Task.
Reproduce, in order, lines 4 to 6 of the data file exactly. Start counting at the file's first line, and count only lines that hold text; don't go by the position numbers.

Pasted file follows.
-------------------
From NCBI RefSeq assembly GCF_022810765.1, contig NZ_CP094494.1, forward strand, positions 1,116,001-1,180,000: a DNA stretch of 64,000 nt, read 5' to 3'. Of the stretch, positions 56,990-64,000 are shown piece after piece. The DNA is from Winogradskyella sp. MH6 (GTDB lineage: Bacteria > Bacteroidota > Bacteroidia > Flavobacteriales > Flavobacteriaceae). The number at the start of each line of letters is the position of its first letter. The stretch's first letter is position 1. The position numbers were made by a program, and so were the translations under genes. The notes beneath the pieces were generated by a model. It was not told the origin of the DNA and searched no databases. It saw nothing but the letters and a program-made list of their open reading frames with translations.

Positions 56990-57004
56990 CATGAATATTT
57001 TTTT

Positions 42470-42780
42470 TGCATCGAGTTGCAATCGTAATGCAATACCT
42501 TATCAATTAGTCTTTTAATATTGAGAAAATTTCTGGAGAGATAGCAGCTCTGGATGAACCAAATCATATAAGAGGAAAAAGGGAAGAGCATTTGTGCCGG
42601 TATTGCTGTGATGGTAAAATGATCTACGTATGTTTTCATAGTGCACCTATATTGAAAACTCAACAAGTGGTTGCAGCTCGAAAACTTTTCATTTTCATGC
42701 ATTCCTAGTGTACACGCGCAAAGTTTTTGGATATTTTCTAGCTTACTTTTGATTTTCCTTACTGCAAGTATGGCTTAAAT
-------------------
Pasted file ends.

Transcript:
57001 TTTT

Positions 42470-42780
42470 TGCATCGAGTTGCAATCGTAATGCAATACCT